Durham at the sublime cataract of Caldron Snout; 
Underbarrow ; Winster, rises in Clay borrow heath, and 
forms the boundary between Westmorland and Lanca- 

Inland JVavigation* This County has little or no advan- 
tage from navigable rivers, but the Lancaster and Kendal 
canal opens an inland water communication to nearly all 
the principal towns in England : its act was obtained in 
1792, was opened in 1819, is in length 76 miles, and has a 
large reservoir near Killington of 150 acres. Wigan at 
Kendal canal. 

Lakes, Ais water ; Angle tarn, about five acres of watei 


Blea tarn ; Windermere, the residence of Wordsworth *s 
hermit; Broth^'s or Broader water, very small, but 
enchanting and sublime scenery; Deroke water, near 
Ravenglass, and connected with the river £sk, half a mile 
in length, with several tarns in its district, but seldom 
visited; Elter water, nearly a mile long, divided into 
three parts, and is a tributary stream to Windermere; 
Grasmere, near Rydal water, about one mile long, its 
scenery bold and picturesque, being encircled by moun- 
tains ; Grisedale tarn ; Hawes water, three miles long and 
a half broad ; Kentmere, small, fed by ihe river Kent ; 
Keppel Cove tarn ; Little Langdale tarn, Windermere, 
swampy, and not often visited ; Loughrigg tarn, Winder- 
mere, a circular area of 12 acres ; Red tarn, a mile long, 
of a brownish red ; Rydal water, in the vale of Grasmere, 
near Ambleside, half a mile long ; Skeggles tarn, Long- 
sleddale; Stickle tarn, Langdale Pikes, Windermere, 
1700 feet above the sea, and has a foaming cataract; 
Sunbiggin tarn; Small Water tarn, near Wastdale; 
UUswater, partly in Cumberland, nine miles in length 
and nearly three quarters in breadth ; Wast water, 
near Ravenglass, 3 miles long, half a mile broad, and 45 
fatiioms deep, being 15 fathoms below the level of the sea, 
and has never been known tp freeze ; Windermere, in 
which are thirteen islands, is the most •capacious and ex-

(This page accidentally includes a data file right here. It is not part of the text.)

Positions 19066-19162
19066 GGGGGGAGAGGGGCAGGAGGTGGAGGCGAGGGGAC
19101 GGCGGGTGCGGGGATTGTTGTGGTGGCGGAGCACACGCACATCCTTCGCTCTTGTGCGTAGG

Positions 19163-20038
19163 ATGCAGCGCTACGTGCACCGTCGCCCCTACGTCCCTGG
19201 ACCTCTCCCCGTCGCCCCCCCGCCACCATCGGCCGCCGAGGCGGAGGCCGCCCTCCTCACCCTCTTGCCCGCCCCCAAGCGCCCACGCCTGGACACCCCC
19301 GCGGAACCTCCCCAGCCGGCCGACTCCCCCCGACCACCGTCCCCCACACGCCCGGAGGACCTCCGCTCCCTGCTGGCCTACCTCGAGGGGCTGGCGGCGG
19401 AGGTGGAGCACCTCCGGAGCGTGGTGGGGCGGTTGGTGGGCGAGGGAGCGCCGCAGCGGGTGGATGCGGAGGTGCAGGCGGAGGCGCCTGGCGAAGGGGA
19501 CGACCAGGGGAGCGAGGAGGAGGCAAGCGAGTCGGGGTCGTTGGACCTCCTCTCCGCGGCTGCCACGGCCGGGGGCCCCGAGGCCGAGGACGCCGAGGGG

' tensive of all the English lakes, is above twelve miles in 
length and one in breadth, and its greatest depth is forty 
£itiioms; Winfell tarn. 

Smtnenceg and Fiews. Ambleside, commands charming 
prospects ; the high land about Askham affords a most 
delightful and extensive prospect ; Bowfell, 9090 feet 
^i?h; Brougham Hall, for its attitude and beautiful 
^WB, called the Windsor of the north ; Crosspbll, 3000 

'6 COtlHTt HI6T6ET — ^WBStMORLAT^d. 

feet above the level of the seia ; Curwen's island, Winder- 
mere, ** one of the loveliest and most sacred seats of 
simplicity''; Farlt(>n Knot, a bold and high moun- 
tain ; Grasmere, ** as sweet a scene as travelled eye ever 
beheld," nearly the whole of the lake can be seen at once ; 
Hall Hill; Hardknot Hill; Harrison Stickle, near 
Bowfell, 2400 feet high; Hartsop high field, whence 
Broadwater is seen to great advantage; Hayerback 
Castle hill; Helm Crag, Grasmere; Helsington Chapel, 
-omantic view of sea, rocks, woods, and fertile valleys ; 
Hblybllyn, 3210 feet high; Kirkby Lonsdale, fine 
view from the churchyard ; Lowther Park, likened by 
Lord Macartney to the park of the Emperdr of China 
called " Van-shoe-yuen, or the paradise of 10,000, or 
innumerable trees," and ''so rich, so various, so beautiful 
so sublime a prospect, my eyes had never beheld ;" Low 
Wood inn, near Ambleside, a delightful view of the Win- 
dermere lake; Mardale Head, grand and sublime; 
MellFell; MurtonPit; Naddlie forest; Orton Scar, 
on its top are remuns of a beacon ; Patterdale, for six 
miles much admired for its beautiful and diversified 
scenery; Pike o' Stickle, 2000 feet; Riggendale, a deep 
romantic glen branching from Hawswater; Rydal 
Hbad, 9090ft. high, from its summit the lakes of Winan- 
dermere, Elter water, Grasmere, and Rydal water are 
seen ; the Rydal Falls are romantic and pleasing ; Stan- 
more Dale; Storr's Point, delightful view; Under- 
barrow Scar, near Kendal; Wallow Cragg, on Haws- 
water ; Whinfell, 1 500 feet high ; Whitbarrow Scar, ro- 
mantic prospect ; Wildboar Fell, very interesting prospect'; 
Windermere, highly picturesque ; Wrynose Hill. 

Natural Curiosities, Asby, two wells, one called St He- 
len's, and the other near Grai^ge hall ; Betha, or Bela, 


waterfall) one of the catadupse of Camden; Brongh, 
well, formerly much resorted to, and the Vicar of Brough 
had a diploma from the Pope to receive oblations from 
the pilgrims resorting to it ; Bumeshead, well, reputed 
sacred ; Burton, well ; Clifton, well, at which a great